You’ve heard of the mythical creature called the Aha! Moment. You know that you need to build your product onboarding around it. Yet you have no clue what your aha moment is and where you should search for that beast.
Keep on reading as I unpack the question and help you find your aha moments.
One question that I get asked a lot on calls, webinars, and in emails is “how to identify the value moments in my product?” This question regularly comes especially from people with complex tools.
Most founders understand the concept of building an onboarding experience around their critical value moments, or aha moments, but find it tremendously hard to pinpoint what these moments are in their products.
Before we dive into the methods of finding your value moments, I want to make sure we all understand the real meaning of the concept.
What is a value moment?
A common misconception in product onboarding is that the value moment is about teaching your users a new solution by helping them figure out how your product works.
An aha moment (or value moment) is NOT about teaching your users new things. It’s about helping them remember something they already knew, by demonstrating it in a way that resonates with them.
That’s usually helping your users realize that your product is a viable catalyst to solve their existing problems.
People come to your product to solve specific problems. They might have a solution in mind or come with a blank slate. Whatever the case is, they desperately (but unconsciously) search for value moments in your app. The challenge is that these moments usually only come at the end of the onboarding experience.
As Lincoln Murphy puts it:
“As your new customer with an emotional connection to their goals who sees your product as the catalyst to reach those goals, the Aha! moment comes at the end of a discovery journey…. only it’s NOT AHA!
“Why did you let me poke around for so long not knowing what to do only to discover this on my own and waste a bunch of time in the process?””
This poses a serious problem for your conversion rates as the majority of your users will leave your product throughout that discovery process before they experience their first value moment.
To tackle this challenge, you, as a marketer or product person, have the responsibility to help people reach the value moments ASAP.
When you try to identify the critical value moments in your app, make sure you keep these points in mind:
- The value moment is not about educating your users about a new solution; it’s about helping them remember what they already knew by demonstrating it in a way that’s easy for them to understand and resonate with.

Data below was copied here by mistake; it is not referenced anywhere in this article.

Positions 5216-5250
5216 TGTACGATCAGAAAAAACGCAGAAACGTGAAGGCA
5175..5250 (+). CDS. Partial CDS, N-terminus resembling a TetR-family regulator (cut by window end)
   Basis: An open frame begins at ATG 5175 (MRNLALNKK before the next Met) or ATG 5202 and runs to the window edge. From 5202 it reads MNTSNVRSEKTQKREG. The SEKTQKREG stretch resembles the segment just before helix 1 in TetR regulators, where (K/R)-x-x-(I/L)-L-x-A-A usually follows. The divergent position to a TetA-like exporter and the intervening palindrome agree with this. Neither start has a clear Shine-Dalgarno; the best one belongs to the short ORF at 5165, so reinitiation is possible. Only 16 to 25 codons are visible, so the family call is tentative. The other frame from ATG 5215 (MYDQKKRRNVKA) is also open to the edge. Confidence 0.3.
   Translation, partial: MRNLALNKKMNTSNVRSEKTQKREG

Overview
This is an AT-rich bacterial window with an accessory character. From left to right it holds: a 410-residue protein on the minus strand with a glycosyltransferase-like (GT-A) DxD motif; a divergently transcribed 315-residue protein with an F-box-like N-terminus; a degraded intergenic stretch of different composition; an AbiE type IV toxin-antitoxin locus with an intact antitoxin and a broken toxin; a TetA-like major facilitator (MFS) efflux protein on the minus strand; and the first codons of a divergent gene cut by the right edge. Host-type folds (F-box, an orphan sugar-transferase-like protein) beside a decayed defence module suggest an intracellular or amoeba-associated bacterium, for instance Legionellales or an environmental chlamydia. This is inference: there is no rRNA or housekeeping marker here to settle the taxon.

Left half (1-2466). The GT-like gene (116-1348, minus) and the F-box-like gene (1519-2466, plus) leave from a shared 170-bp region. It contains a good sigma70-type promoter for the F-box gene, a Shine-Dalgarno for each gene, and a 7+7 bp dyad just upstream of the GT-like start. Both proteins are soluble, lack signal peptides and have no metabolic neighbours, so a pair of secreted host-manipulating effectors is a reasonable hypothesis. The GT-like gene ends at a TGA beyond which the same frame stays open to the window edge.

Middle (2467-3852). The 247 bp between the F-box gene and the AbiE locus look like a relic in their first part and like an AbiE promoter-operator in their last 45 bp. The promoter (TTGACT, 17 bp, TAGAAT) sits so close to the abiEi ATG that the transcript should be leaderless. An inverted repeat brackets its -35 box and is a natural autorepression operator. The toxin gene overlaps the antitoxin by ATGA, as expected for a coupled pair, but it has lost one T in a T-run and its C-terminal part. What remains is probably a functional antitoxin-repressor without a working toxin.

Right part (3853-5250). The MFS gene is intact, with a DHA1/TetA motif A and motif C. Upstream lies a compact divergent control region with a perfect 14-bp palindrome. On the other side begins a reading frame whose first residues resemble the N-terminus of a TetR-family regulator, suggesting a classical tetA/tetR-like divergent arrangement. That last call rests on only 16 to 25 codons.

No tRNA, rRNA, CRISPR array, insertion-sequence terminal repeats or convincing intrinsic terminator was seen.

- Start with the user’s desired goal in mind. Once you know what they already know and try to achieve, it’s easier to guide them to their value moments.
- Create a minimal path to success for your users. Do not let your users wander aimlessly in your tool. Because value moments are experienced at the end of a journey, you want to keep these journeys as short as possible with minimal distractions.
You want to help your users remember things they already knew, and realize your product as the right solution to their current problem.
You also want to help people find value moments quickly and early on in your onboarding by eliminating any distractions.
With that out of the way, we can move to the central question of this post.
How to identify the value moments?
If you have a turnkey solution that requires little setup, figuring your value moments won’t be that much of a challenge for you.
For instance, at my previous startup HeadReach, a lead generation platform, it was clear that we wanted to get people to do a couple of things:
- Sign up for the tool (duh).
- Click on “Find email and social profiles”.
In the HeadReach case, the value was in the data that we provided, so the first value moment in the product was when a user finds valid lead information.
This guided our in-app and email onboarding. We did our best efforts to get people to use their search credits.
We also knew that an activated user is someone who has used at least 7 of their 10 free credits. We used that knowledge to build automated upgrade emails triggered at that moment.
That worked pretty well as we increased our trial to paid CR from 1% to 3%. Not amazing, but not bad either considering we were getting 30 new trials a day, and they weren’t all qualified.
Conversely, the bigger and more complex your product is, the harder it’s going to be to identify the minimum set of critical value moments for your product.